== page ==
The Work Goes On

Ray Marshall on his path from an orphanage in Mississippi to U.S. Secretary of Labor


Ray Marshall, Professor of Economics emeritus and Rapoport Centennial chair in Economics and Public Affairs at the University of Texas at Austin, joins the podcast to discuss his childhood in a Mississippi orphanage, how the GI bill helped him become an economist, and his experience as Secretary of Labor in the Carter administration.

In this episode, Marshall and Ashenfelter discuss:

  • Marshall’s experience living and attending school at the Mississippi Baptist Orphanage, and why he left at 14 years old and joined the Navy the following year.
  • Marshall’s path to earning his Ph.D. at Berkeley, which included earning a GED after his time in the Navy, community college classes that led to undergraduate studies at Millsaps College, and eventually earning a Master’s Degree from Louisiana State. 
  • Why Marshall ditched his original plan to become a lawyer working in politics and decided to study economics instead.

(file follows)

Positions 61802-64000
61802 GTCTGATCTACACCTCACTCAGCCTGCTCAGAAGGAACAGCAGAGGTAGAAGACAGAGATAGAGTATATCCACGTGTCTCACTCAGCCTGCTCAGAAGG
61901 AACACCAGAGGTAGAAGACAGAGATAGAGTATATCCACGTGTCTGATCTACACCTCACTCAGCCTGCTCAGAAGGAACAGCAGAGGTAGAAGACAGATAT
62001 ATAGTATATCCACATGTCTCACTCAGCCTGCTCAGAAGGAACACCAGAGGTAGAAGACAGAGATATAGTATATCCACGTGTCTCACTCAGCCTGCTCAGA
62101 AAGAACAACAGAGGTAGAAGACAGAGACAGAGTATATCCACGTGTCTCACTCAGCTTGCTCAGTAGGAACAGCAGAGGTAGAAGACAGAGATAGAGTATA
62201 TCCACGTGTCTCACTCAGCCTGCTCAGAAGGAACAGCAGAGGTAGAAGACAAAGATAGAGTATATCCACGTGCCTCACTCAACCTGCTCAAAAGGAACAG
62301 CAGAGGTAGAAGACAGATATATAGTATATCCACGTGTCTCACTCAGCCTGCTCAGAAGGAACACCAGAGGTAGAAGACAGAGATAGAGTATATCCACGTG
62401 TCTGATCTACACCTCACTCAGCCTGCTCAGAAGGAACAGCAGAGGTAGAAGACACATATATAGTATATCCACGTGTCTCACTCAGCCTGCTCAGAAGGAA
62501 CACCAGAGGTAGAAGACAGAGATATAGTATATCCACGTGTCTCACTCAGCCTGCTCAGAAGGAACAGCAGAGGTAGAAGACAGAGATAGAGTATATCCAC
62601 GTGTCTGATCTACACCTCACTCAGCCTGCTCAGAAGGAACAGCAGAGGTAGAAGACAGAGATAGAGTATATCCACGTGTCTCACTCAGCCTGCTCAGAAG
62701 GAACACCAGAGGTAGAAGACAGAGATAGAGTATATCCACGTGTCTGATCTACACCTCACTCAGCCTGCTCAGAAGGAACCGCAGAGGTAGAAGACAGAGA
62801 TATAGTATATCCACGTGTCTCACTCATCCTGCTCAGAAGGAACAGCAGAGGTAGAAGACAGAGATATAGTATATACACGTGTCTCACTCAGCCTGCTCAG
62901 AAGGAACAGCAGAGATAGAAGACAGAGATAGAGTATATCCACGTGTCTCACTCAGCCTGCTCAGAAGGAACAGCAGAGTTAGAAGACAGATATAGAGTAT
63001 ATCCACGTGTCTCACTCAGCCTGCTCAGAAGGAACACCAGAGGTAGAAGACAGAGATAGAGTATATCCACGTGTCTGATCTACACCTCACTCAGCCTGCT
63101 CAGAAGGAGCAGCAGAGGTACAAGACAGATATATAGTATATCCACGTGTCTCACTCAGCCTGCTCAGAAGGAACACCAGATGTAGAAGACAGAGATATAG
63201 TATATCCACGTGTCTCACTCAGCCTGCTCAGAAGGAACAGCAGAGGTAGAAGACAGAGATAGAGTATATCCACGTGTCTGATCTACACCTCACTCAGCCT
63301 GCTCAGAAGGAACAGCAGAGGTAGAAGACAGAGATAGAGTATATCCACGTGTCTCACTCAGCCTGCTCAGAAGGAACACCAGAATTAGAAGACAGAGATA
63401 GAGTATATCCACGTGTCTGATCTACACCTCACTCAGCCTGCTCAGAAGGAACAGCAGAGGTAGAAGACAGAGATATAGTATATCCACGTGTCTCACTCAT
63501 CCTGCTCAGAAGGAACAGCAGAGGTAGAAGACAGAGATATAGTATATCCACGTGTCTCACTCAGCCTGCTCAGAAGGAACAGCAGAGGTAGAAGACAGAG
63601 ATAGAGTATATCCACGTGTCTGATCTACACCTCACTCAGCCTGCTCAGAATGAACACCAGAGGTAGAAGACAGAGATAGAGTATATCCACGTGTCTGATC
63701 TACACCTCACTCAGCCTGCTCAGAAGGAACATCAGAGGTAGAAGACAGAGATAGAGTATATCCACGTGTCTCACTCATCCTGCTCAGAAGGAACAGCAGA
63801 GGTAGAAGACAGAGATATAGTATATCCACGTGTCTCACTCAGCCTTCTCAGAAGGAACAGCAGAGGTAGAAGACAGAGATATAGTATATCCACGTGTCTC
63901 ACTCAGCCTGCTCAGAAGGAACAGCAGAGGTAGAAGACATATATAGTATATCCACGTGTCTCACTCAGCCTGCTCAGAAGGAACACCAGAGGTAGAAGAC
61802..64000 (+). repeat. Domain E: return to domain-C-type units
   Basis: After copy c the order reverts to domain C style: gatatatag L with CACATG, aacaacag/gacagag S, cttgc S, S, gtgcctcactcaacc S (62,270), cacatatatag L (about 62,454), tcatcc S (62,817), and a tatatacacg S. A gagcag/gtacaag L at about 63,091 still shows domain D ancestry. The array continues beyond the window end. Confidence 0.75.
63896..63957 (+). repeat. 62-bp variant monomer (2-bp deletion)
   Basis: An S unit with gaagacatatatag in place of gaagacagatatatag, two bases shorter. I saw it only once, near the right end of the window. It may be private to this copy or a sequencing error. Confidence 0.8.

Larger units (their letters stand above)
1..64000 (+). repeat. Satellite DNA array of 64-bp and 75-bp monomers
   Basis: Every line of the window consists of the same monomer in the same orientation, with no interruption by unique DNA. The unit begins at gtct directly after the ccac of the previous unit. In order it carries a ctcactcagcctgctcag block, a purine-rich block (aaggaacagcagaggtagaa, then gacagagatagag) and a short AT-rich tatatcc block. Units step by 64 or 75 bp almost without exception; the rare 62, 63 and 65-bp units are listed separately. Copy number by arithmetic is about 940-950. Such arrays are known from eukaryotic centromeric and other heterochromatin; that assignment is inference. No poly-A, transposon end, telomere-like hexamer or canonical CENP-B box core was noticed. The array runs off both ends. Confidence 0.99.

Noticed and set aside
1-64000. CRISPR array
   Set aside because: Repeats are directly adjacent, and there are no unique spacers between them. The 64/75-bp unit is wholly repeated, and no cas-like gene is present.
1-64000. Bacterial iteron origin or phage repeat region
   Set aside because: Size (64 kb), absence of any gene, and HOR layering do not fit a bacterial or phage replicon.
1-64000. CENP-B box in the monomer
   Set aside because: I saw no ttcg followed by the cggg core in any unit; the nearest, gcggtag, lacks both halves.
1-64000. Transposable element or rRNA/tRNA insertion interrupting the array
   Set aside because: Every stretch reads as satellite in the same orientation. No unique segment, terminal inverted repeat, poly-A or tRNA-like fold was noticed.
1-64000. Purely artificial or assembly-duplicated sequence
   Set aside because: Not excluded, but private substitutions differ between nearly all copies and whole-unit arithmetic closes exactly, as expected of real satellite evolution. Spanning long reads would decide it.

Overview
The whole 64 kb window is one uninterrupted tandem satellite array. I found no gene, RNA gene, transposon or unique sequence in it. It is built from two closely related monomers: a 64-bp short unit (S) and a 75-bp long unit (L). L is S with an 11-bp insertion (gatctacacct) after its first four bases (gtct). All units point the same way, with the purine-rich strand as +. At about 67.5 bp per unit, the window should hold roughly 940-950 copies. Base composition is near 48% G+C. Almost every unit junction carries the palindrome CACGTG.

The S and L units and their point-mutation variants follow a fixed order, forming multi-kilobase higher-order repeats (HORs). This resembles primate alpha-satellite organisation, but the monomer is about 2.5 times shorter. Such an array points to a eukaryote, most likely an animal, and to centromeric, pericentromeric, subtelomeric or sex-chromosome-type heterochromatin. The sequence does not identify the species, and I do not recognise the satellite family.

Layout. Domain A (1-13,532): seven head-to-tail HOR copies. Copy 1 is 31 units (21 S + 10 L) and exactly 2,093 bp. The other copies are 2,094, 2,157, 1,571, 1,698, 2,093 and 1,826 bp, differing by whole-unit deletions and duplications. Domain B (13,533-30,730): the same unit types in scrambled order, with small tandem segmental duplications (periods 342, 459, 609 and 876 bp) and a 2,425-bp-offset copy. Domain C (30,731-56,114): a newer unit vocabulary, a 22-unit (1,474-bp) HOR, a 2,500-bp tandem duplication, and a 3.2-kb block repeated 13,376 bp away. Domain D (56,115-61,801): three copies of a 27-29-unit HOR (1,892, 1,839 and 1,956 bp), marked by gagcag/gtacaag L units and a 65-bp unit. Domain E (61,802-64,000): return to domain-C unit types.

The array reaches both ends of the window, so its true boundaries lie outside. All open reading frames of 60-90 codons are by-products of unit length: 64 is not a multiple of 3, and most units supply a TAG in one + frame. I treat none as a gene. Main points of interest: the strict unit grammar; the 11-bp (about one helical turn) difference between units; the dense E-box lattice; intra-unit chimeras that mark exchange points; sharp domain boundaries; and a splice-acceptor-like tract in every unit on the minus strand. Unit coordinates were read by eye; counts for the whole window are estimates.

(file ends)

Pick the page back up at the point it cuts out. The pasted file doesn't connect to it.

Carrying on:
• Marshall’s time as Secretary of Labor, including the time he convinced President Carter to raise the minimum wage despite calls from others, including Charles Schultz, not to. “Your problem is that you're monolingual,” Marshall recalls telling Schultz. “You can only speak economics. Now I'm bilingual. I can speak economics and Baptist.”
  • Marshall’s views on labor movements, especially in the South. “But as long as we handicap it, like we've got it now with the obsolete laws and policies, you're not going to be able to get the kind of labor movement that we need,” Marshall said. “But I think that…people will find ways to get representation without having to go through the legal process.”

Ray Marshall earned his Ph.D. at the University of California at Berkeley. He served as U.S. Secretary of Labor from 1977 to 1981. "The Work Goes On"—a podcast produced as Princeton's Industrial Relations Section (IR Section) celebrates its 100th anniversary—is an oral history of industrial relations and labor economics hosted by Princeton's Orley Ashenfelter.

  • Marshall, F. Ray. Immigration for Shared Prosperity: A Framework for Comprehensive Reform. Washington, D.C.: Economic Policy Institute, 2009.  
  • Marshall, F. Ray. The Case for Collaborative School Reform: The Toledo Experience. Washington, DC: Economic Policy Institute, 2008. 
  • Getman, Julius G., and F. Ray Marshall. The Future of Labor Unions: Organized Labor In the 21st Century. [Austin, Tex.]: Ray Marshall Center for the Study of Human Resources, Lyndon B. Johnson School of Public Affairs, University of Texas at Austin, 2004.